Students learn coaching skills for better health
ON THE GREEN | A team led by a UD professor is developing a post-baccalaureate health coaching certification program, which will train students in the motivational and behavior-change skills needed to promote health and prevent disease.
Michael Peterson, chair of the Department of Behavioral Health and Nutrition, is leading the team, which was awarded a $20,000 educational grant by the Delaware Health Sciences Alliance.
The program is aimed at preparing health professionals to work in a clinical setting as part of a team to facilitate behavior change among at-risk patients, to decrease demand for health care services and to reduce morbidity across the lifespan.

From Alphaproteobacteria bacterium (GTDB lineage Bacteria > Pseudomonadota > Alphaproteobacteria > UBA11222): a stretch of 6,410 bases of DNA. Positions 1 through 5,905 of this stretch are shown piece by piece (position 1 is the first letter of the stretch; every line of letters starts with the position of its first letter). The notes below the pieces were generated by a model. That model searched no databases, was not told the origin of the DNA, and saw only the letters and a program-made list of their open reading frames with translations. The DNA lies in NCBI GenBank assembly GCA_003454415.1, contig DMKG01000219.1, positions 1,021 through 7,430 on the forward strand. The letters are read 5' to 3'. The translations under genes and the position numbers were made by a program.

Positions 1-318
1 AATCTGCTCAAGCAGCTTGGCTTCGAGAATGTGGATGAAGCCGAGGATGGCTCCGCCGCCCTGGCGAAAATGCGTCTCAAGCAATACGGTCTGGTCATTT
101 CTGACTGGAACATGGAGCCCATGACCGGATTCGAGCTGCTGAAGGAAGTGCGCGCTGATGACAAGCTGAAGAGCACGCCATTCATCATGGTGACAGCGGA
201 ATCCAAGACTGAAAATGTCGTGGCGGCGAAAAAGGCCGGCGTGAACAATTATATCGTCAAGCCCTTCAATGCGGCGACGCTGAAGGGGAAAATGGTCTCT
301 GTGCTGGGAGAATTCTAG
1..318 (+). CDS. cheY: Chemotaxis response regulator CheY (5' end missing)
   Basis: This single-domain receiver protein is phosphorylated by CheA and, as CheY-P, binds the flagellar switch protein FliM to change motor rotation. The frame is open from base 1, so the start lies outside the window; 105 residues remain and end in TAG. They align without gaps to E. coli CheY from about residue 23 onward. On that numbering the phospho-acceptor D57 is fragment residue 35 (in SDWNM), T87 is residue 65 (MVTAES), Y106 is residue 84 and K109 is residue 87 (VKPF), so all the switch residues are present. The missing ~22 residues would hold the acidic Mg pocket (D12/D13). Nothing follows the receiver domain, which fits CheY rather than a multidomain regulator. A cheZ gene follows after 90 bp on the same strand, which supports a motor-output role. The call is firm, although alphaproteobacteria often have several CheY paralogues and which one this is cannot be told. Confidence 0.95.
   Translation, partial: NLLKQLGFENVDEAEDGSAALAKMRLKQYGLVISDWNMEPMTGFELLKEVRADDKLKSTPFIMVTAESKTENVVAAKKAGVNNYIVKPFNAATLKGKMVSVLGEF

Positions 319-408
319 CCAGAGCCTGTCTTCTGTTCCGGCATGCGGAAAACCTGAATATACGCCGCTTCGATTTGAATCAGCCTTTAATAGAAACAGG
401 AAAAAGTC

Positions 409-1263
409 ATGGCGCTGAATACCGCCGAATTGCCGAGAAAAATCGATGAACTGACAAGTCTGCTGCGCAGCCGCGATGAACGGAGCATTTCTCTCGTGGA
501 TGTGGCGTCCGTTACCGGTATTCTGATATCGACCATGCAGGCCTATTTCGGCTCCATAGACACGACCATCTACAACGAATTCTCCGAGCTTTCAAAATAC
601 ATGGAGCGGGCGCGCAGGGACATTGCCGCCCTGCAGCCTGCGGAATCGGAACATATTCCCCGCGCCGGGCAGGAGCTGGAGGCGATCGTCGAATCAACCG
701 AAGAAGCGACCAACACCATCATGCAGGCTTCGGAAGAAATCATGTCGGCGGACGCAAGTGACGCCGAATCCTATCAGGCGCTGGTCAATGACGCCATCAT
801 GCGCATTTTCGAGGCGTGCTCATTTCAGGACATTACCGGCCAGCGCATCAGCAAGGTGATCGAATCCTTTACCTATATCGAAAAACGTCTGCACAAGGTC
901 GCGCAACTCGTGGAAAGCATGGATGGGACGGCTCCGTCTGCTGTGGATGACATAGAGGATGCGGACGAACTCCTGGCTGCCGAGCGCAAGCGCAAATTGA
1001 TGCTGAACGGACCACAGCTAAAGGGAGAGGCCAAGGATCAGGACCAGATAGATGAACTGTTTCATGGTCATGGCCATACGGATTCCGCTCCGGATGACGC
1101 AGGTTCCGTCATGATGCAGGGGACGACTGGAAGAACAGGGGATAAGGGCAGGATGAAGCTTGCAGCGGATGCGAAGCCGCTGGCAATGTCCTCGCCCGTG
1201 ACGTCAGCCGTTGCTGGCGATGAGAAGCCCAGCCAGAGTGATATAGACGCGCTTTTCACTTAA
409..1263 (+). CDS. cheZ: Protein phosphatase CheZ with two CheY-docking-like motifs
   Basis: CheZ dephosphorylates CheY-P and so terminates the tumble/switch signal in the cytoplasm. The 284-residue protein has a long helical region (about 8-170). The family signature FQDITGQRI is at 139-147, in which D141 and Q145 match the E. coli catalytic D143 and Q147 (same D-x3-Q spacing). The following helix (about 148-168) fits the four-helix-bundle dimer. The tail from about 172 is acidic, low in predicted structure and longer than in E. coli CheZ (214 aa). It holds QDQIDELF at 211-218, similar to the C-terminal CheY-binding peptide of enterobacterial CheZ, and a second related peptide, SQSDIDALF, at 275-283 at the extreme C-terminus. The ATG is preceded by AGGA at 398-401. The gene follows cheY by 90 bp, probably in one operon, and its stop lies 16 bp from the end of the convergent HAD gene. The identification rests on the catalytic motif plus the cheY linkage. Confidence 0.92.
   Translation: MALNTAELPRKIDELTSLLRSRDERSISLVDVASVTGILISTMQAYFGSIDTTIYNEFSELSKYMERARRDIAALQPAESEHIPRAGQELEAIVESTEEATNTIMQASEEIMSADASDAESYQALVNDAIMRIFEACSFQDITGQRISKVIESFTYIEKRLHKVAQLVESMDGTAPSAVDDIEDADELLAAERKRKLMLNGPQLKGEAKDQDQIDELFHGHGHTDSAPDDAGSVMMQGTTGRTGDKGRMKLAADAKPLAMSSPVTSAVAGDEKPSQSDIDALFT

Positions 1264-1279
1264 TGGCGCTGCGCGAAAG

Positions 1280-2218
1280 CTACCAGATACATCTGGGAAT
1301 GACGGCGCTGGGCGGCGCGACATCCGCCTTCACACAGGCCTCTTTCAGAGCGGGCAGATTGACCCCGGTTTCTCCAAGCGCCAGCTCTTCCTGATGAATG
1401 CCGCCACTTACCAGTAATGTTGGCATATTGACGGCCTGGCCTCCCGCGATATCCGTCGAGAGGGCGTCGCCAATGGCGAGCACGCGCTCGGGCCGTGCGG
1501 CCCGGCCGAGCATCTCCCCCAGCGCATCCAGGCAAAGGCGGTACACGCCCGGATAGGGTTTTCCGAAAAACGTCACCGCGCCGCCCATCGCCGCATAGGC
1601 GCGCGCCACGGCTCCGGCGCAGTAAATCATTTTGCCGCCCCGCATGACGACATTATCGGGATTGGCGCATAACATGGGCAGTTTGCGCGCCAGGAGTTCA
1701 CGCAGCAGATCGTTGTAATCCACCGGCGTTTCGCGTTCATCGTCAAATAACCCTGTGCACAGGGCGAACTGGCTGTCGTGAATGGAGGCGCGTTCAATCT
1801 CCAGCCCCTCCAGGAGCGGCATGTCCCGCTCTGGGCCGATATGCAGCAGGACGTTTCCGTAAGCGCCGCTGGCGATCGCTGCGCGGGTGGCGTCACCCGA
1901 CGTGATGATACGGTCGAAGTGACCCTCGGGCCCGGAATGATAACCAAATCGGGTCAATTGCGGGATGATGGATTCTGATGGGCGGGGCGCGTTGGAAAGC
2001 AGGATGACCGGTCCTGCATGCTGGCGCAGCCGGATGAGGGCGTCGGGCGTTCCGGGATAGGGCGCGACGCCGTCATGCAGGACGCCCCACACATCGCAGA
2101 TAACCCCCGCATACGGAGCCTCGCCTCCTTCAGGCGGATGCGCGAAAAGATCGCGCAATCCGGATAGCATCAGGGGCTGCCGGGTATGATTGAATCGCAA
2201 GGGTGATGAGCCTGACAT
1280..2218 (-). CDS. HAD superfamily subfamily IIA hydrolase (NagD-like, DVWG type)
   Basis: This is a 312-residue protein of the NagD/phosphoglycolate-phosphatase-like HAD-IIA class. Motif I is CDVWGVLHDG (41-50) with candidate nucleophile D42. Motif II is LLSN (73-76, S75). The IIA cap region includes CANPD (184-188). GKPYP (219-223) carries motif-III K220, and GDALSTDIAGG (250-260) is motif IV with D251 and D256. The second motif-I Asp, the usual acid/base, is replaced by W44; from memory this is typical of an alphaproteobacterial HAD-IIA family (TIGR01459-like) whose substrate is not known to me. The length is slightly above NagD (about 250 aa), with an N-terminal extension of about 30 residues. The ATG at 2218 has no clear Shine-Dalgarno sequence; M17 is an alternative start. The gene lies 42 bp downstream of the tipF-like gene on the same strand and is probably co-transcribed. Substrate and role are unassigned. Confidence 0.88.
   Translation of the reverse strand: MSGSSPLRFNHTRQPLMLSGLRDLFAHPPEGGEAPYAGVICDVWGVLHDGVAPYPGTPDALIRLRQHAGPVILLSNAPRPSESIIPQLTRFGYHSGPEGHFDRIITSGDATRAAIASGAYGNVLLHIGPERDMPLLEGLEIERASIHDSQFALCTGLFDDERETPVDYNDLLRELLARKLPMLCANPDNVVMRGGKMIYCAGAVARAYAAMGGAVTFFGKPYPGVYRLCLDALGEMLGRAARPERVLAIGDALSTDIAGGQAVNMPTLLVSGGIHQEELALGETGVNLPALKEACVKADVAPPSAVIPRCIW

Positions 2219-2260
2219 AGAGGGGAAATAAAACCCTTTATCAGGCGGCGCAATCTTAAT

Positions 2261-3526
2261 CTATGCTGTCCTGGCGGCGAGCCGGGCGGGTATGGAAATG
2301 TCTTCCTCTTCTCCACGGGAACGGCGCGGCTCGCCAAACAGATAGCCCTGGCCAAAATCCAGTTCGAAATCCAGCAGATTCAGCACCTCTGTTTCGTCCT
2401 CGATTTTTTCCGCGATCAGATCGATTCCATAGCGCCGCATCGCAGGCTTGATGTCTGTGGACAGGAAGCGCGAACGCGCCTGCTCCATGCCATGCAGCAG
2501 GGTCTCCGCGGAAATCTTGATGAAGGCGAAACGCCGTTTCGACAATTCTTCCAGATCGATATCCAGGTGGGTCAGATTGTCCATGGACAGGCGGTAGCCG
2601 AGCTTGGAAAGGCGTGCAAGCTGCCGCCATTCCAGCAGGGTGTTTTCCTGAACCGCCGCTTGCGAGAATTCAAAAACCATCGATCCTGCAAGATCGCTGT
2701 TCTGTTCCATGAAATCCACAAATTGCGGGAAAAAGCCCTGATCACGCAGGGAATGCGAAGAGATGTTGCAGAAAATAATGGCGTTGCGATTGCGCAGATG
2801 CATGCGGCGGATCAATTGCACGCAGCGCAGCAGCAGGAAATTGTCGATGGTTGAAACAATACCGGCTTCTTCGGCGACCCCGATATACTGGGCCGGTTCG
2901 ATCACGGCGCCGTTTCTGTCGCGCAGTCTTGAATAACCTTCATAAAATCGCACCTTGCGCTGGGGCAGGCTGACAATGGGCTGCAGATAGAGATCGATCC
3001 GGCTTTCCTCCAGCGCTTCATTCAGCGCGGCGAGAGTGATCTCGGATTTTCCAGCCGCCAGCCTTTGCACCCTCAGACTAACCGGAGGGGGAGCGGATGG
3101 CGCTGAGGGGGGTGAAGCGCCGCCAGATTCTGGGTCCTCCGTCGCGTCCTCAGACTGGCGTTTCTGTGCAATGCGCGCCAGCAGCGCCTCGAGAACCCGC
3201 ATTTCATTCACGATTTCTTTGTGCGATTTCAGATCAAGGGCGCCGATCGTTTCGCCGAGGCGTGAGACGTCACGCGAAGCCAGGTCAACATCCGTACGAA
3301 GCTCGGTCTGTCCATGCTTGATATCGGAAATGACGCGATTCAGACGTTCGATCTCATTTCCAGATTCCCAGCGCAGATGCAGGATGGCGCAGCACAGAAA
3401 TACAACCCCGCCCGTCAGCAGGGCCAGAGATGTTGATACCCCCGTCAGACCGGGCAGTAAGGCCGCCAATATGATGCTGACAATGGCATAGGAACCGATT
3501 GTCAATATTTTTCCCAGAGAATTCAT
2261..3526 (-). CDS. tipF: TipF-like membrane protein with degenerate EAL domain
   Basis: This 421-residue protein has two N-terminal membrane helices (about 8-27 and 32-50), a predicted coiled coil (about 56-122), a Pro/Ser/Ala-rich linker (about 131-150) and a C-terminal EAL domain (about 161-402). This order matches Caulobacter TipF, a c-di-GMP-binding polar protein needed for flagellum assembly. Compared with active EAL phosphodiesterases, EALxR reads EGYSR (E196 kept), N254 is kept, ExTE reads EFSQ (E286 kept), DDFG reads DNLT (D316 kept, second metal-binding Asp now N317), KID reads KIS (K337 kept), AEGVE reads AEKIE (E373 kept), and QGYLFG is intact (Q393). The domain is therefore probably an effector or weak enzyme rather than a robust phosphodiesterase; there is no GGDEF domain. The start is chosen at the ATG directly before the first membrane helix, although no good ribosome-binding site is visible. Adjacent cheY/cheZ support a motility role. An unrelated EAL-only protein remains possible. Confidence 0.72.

“Sixty percent of the factors leading to premature death are under our control,” Peterson says. “These include things like smoking, obesity, stress and inactivity. Health coaching is emerging as a viable way to help people adopt behaviors that reduce their risk.”
The health coaching certification joins an academic track at UD that already includes a bachelor’s degree in health behavior science and a master’s degree in health promotion. In fact, Peterson says, overlap in the course offerings for the master’s degree and the coaching certificate will enable interested students to earn both credentials at the same time with just a few additional requirements.